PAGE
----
OGCI, Stena, GCMD get ABS’ nod to use CO2 capture onboard oil tanker

A consortium of global shipping organisations and the Oil and Gas Climate Initiative (OGCI) have received approval in principle (AiP) from the American Bureau of Shipping (ABS), the US ship certification agency, to use a carbon capture system onboard an oil tanker.

Stena Bulk

The seven-member consortium includes the Global Centre for Maritime Decarbonisation (GCMD) in Singapore, OGCI, ABS, Stena Bulk, Alfa Laval, the Netherlands Organization for Applied Scientific Research (TNO) and Deltamarin, which provides ship services for marine and offshore industries.

The two-year, three-phase demonstration project is investigating onboard capture and storage and offloading captured carbon dioxide to address the operational challenges and opportunities of deploying carbon capture technology on ships.

Moreover, the project aims to demonstrate the feasibility of using carbon capture onboard a vessel and is one of the largest of its kind, according to the partners. Approval in principle allows the consortium to consider whether the project will move to the next stage, which includes engineering, procurement and construction.

Following a full engineering study, the carbon capture system will be built and tested prior to integration onboard a Stena Bulk medium range (MR) tanker for sea trials. A rigorous stage gate review process will be conducted prior to the progression between stages.

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The members believe the onboard carbon capture system could help accelerate commercial deployment of shipboard carbon capture technology within the next five years.

“The ABS’s approval in principle is a significant step forward for an important initiative to reduce emissions from shipping and demonstrates the value of collaborating across industries to develop decarbonisation solutions. As we move towards deployment, OGCI will continue to provide expertise on carbon capture to help our partners show the potential of the technology to meet ambitious decarbonisation goals set by the maritime industry,” Michael Traver, head of OGCI’s Transport workstream, said.

“Our support goes beyond providing technological and engineering expertise in this field; we will provide access to the Alfa Laval Test & Training Centre to test the carbon capture installation and impart training to the crew before its deployment on a vessel. Decarbonisation demands the development of a wide range of emission-reducing technologies and we want to facilitate their development by collaborating with the maritime industry and helping reduce vessels’ carbon footprint,” Sameer Kalra, President of the Marine Division at Alfa Laval, stated.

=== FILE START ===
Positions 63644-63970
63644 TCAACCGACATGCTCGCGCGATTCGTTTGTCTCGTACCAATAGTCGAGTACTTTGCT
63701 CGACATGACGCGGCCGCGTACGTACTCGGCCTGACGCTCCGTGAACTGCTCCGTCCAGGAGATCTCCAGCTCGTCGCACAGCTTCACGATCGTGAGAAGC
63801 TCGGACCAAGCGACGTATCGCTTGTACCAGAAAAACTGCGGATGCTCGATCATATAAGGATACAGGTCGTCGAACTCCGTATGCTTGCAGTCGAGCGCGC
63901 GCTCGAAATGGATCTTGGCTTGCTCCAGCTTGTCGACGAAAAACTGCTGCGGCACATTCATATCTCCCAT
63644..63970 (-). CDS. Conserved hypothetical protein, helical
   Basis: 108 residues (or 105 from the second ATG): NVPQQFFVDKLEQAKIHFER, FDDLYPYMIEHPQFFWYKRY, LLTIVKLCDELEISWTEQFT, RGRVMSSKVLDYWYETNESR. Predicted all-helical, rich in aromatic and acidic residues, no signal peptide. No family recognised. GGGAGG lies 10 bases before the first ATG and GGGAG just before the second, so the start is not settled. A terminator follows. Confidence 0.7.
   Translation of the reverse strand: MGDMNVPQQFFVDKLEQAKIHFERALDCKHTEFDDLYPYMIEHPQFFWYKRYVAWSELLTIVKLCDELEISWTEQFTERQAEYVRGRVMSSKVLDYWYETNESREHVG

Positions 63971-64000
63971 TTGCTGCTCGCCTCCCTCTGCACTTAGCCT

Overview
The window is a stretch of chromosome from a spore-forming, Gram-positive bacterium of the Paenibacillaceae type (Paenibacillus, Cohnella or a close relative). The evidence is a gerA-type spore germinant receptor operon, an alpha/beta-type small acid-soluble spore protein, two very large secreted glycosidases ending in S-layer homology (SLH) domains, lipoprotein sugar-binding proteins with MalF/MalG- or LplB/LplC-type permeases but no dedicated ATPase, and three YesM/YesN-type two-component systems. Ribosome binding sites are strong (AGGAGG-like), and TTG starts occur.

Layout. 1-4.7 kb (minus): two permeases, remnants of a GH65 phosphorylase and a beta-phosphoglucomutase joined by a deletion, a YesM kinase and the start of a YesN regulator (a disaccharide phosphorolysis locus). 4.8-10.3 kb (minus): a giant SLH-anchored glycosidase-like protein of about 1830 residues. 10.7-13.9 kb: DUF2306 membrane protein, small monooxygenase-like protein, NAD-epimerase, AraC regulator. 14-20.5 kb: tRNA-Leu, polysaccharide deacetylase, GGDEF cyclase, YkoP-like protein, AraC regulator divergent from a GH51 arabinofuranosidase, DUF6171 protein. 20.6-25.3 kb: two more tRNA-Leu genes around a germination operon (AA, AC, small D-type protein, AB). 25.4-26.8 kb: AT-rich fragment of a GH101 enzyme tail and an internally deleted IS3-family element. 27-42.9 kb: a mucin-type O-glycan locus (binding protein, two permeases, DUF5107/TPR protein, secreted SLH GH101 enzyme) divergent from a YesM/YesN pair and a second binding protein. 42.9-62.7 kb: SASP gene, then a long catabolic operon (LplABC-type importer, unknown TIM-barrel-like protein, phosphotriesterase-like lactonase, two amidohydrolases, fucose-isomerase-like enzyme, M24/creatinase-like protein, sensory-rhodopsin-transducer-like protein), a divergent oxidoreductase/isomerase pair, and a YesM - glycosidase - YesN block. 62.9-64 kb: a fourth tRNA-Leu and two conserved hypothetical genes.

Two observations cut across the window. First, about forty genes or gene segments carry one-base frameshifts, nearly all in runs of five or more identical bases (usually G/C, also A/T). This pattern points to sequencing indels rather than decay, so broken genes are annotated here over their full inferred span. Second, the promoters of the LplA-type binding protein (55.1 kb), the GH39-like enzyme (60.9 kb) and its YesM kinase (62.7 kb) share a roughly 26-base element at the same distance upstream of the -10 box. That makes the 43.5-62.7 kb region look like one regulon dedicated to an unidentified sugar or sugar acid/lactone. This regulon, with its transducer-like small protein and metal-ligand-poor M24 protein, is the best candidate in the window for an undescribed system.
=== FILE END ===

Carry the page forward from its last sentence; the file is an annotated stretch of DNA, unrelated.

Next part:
“It is fantastic be able to receive this AIP from ABS and move forward towards installing a CCUS system on one of our Medium Range tankers. Advancing carbon capture is one of the central ways that shipping will be able to meet its decarbonisation goals… Installing a CCUS system on one of our vessels demonstrates our long-term commitment to technological innovation and sustainability. We intend to use the system beyond the scope of this pilot project, proving to the market what is already possible through collaboration,” Erik Hånell, CEO of Stena Bulk, noted.

“This is a milestone for onboard carbon capture technology, with significant potential to accelerate the pace of commercial applications. Carbon Capture will have a critical role to play in the decarbonisation of shipping and we look forward to continuing our support, sharing our extensive technical guidance as we enter the prototype phase of this important project,” Panos Koutsourakis, ABS Vice President, Global Sustainability, added.

The global shipping industry is looking at a range of solutions, including low-carbon fuels and onboard carbon capture, to help achieve a target to halve its greenhouse gas emissions by 2050 from a baseline of 2008.

The consortium began the first phase of Project REMARCCABLE (Realising Maritime Carbon Capture to demonstrate the Ability to Lower Emissions) in 2022, which involved conceptual design and a front-end engineering design study of the carbon capture system.

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In December last year, the GCMD also issued an invitation-for-proposal (IFP) to evaluate the safety, technical and operational requirements for offloading shipboard-captured CO2 during port calls.

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The second phase would include engineering, procurement, and construction of a prototype shipboard carbon capture system and onshore commissioning. Phase three focuses on integrating the carbon capture system with the MR tanker and conducting sea trials.

The GCMD plans to launch a study on offloading the liquid carbon dioxide (CO2) to resolve potential challenges and inform the third phase of the project.

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